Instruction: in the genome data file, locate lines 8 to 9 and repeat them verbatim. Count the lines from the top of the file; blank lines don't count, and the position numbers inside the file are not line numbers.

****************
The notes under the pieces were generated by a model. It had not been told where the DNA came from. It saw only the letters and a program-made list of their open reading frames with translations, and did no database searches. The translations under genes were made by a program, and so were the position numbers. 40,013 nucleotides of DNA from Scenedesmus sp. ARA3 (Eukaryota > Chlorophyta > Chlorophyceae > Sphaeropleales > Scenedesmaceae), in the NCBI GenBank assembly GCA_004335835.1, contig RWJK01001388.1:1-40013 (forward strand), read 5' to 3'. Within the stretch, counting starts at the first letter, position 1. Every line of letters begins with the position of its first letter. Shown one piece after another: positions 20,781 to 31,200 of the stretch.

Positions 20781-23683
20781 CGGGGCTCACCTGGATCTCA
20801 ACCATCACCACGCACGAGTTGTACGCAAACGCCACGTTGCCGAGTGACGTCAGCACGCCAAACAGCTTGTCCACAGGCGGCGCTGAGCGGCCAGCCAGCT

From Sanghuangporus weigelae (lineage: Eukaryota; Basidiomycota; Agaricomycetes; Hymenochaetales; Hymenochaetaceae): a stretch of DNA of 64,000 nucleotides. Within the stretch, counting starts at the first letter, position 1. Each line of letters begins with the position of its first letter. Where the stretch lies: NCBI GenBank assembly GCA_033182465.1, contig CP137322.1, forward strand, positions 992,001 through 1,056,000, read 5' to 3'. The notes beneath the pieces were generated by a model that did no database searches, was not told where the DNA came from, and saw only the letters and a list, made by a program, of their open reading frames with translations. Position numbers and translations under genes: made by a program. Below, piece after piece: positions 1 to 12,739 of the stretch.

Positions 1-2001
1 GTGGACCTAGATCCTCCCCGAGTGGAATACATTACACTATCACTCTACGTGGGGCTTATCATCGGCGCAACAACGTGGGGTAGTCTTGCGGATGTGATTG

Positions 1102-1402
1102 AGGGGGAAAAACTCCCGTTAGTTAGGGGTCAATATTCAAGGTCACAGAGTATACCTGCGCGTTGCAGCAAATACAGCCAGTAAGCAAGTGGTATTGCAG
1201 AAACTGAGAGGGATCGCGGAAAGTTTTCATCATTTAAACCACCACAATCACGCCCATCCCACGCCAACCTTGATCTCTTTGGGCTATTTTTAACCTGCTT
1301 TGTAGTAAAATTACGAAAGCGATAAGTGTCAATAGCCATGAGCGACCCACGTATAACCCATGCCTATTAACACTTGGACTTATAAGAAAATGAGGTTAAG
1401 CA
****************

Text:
Positions 1102-1402
1102 AGGGGGAAAAACTCCCGTTAGTTAGGGGTCAATATTCAAGGTCACAGAGTATACCTGCGCGTTGCAGCAAATACAGCCAGTAAGCAAGTGGTATTGCAG